On September 26, which is the eve of the festival, the day starts around 11am with the raising of a pole to hold a lantern. This lantern will be held on another wooden pole tied perpendicular to the erected pole. The lantern consist of small boxes, four at the bottom, three the next level and two at the uppermost level, totaling nine altogether. This represents the nine emperor gods. The main pole is covered with talismans, and was raised using a crane.
|The crane parked in the temple grounds, waiting to raise the lantern pole (cyan arrow). Notice the large dragon joss sticks arranged under the corrugated metal roofing (blue arrow).|
|The crane swinging into action to raise the pole.|
|Finally, the pole was raised. The yellow arrows indicate the tip and base of the talisman covered pole. At this point, another pole perpendicular to it to hold the lantern has not been installed yet.|
Around mid-day, it started to drizzle. This is usually taken as a sign that the gods are cleansing the ground in preparation of their arrival.
The Procession (九皇爺接神遊行)
A procession was scheduled for the evening, and it usually starts around 7.30pm or 8pm. This is where the deities (the nine emperor gods and also accompanied by a plethora of other Chinese deities) whom had came down to the human realm will inspect, clean and bless the people in the vicinity of the temple. Through the means of mediums deep in trance, they will go around Ampang in a procession preceded by clanging cymbals, beating of drums and the prancing of near hysterical lion and dragon dances. The deities chariot seats will also be paraded around town. The procession returns to the temple with a sea of devotees in tow by 10pm. When I pulled into the parking lot of the condo, the procession was on its way back to the temple. Quickly grabbing my camera and dashing to the perimeter of the condo, I secured a spot to catch some photos. In spite of the light drizzle, there were many devotees as well as visitors standing by the roadside enjoying the spectacle.
|Brightly lit floats heading back towards the temple.|
|Lion dance blazing down the road.|
|One of the three Chinese Lucky Stars - the God of Prosperity greeting his fans.|
|One of the Nine Emperor God's Chariot heading back home.|
|The deluge of devotees in white that follow suit. This marks the tail end of the procession.|
|View from the balcony - look at the number of devotees jamming to get back into the temple after the procession.|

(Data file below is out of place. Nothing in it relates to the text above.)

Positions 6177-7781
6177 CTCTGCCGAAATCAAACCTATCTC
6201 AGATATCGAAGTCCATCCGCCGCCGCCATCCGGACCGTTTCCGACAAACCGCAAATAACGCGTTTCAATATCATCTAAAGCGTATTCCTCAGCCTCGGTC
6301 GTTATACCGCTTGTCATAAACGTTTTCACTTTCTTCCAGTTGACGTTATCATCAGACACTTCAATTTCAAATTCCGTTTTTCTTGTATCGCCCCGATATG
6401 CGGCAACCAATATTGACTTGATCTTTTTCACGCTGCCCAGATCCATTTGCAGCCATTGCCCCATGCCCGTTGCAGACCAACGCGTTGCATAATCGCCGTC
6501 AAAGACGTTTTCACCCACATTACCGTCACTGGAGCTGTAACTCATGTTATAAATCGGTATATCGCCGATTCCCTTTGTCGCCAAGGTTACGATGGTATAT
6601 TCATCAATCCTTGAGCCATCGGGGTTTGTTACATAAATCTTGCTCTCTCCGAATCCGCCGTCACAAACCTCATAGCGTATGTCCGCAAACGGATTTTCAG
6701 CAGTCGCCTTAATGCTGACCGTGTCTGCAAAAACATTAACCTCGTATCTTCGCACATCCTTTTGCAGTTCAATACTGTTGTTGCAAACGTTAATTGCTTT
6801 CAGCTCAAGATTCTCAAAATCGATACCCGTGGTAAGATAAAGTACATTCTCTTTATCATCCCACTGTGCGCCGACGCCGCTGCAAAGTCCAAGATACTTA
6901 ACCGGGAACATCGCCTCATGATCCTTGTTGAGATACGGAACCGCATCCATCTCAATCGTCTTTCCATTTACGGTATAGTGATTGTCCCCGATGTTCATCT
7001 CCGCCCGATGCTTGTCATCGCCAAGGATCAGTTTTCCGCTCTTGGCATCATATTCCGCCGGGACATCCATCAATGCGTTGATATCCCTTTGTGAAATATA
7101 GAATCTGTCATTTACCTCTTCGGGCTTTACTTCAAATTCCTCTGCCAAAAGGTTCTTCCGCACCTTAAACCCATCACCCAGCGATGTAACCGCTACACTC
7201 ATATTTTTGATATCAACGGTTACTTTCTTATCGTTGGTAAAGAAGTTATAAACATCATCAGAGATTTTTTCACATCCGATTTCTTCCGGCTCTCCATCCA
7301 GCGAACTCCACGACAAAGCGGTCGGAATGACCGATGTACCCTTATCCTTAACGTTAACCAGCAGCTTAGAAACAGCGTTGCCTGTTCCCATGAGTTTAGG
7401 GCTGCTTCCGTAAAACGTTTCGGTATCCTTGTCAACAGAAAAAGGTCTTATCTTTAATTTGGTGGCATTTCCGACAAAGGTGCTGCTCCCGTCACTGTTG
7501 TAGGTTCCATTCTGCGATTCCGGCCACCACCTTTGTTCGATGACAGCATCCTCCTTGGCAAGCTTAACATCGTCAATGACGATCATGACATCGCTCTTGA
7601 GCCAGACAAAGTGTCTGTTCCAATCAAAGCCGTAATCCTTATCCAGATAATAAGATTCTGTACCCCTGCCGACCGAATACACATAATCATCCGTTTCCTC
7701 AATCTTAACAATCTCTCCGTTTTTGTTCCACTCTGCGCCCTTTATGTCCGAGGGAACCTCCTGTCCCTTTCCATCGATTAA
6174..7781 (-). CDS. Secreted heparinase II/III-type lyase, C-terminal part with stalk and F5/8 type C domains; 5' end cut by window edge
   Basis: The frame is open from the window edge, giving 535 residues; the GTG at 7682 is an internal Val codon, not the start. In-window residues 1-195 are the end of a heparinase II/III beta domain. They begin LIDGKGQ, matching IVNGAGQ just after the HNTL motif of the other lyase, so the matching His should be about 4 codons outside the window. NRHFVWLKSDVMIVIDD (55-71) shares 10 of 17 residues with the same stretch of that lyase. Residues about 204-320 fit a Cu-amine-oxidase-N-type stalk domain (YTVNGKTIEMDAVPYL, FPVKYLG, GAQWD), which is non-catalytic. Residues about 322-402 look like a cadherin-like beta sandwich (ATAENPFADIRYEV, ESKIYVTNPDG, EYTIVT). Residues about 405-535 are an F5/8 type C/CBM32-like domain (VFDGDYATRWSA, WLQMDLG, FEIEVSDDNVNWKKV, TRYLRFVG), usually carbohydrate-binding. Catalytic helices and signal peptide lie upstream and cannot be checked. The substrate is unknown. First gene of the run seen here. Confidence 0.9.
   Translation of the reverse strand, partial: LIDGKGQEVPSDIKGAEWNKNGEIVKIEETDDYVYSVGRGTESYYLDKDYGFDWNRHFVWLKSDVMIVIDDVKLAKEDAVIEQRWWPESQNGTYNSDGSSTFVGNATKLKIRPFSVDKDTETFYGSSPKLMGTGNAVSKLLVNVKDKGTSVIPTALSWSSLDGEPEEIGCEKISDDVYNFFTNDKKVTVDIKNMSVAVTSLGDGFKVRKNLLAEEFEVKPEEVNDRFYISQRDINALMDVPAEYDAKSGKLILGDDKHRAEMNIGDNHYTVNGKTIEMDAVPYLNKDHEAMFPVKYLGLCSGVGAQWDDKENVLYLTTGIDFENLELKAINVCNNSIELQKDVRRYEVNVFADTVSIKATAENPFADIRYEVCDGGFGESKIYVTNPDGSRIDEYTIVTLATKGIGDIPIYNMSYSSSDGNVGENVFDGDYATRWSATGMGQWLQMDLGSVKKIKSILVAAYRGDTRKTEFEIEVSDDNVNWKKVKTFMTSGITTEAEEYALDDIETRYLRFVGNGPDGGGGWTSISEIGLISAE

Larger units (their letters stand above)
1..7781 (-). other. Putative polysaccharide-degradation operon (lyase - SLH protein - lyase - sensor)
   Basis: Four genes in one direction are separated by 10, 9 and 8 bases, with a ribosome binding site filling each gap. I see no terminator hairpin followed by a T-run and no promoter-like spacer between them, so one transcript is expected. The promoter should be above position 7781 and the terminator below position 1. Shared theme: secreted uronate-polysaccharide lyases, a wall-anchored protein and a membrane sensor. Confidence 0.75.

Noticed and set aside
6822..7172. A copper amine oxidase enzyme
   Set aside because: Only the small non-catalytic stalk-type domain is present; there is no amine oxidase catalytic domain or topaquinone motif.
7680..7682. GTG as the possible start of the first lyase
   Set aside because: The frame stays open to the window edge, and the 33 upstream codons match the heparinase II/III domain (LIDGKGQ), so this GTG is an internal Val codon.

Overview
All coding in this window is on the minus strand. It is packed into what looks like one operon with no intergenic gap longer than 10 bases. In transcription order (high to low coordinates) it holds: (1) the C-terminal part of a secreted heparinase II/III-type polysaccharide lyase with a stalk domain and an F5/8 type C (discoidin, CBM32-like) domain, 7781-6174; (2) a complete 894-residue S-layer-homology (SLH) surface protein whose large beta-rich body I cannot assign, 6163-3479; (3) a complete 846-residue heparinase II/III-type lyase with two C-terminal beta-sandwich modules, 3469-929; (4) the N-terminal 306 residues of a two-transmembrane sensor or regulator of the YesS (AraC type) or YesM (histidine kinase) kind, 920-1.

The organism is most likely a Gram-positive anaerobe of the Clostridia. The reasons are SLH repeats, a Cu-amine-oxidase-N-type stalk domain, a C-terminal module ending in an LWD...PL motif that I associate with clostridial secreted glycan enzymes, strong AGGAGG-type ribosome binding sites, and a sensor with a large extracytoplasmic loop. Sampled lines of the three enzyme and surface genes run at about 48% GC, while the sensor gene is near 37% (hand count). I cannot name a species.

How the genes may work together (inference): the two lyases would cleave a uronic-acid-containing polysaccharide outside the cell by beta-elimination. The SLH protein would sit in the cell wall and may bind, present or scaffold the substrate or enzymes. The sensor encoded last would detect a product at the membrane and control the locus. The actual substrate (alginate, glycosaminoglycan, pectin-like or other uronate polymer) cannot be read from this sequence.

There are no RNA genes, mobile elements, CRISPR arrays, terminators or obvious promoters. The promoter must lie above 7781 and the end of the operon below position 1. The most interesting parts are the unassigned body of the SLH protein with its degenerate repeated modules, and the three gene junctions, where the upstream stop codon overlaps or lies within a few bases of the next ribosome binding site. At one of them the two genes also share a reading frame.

A Visit to the Temple
Around 11pm, I made the decision to make a visit to the temple. The timing would mean that I can cover the temple for today (26th Sept) as well as the 1st day of the festival if I stay on pass midnight (killing two birds with one stone). Just before I left, I could smell the stinky tofu (臭豆腐) sold by the street in the living room as the breeze was blowing towards the condo! However, I will leave the entry on the food sold during the festival to a later date, lest the smelly details detract you from reading this post. It was drizzling as I made my way on foot to the temple, and getting heavier by the minute. Thinking that the drizzle would stop, I left without an umbrella. Suffice to say, by the time I got to the temple, I was soggy and wet. I stood around, soaking up the sights and sounds (and the smoke..cough cough). The were many stalls as you made your way towards the temple's main hall.
|Flour buns in the shape of tortoises sold as offerings. There were longevity peach buns being sold as well, all in different shape and sizes and brightly coloured. They sell umbrellas too, as it usually rains during this festival.|
|You can get your fortune read, moles removed and buy lucky trinkets and amulets.|
|In the hands of the seller is an offering made with longevity tortoise buns encircling a bottle/calabash gourd. Look at the tall stack of longevity peach buns on the right!|
|Pitching a sale of buns to ladies.|
|There is also a vegetarian food centre inside the compound of the temple.|
I then bought some joss sticks and made some obligatory prayers to the deities before proceeding to take photos of devotees that came from near and far, hoping that their prayers will be answered by the Nine Emperor Gods.
|The main joss urn. The urn just gets filled as quickly as it is being emptied by the temple staff.|
|Just outside the main hall of the temple. Just look at the ornate ceiling and walls.|
|The outer chamber of the shrine hall. On the right is the Jade Emperor. The arch leads to the second chamber.|
|There were a few photographers going about taking shots. No doubt they were busy framing their million dollar shot. I got mine without them noticing.|
|This is the lantern on the pole that was erected earlier today. There are nine lamps on the bamboo pole.|
I gave a tenner to the priest when I passed my joss sticks to them, so one of them shoved a packet that is actually a piece of joss money wrapped around some grainy mysterious stuff inside. Braving the rain to get back home, I finally opened the now damp packet. It contains rice that was used to fill the joss urn. Not too sure if I am supposed to just keep it, or cook it or sprinkle around the house to obtain the blessings of the Nine Emperor Gods (九皇爷).
|The mysterious packet.|
|Ahhh, rice from the joss urn. Hmm, I think I fancy potatoes more.|
Looking forward to the next day of the festival. Hopefully the pace will pick up even more.
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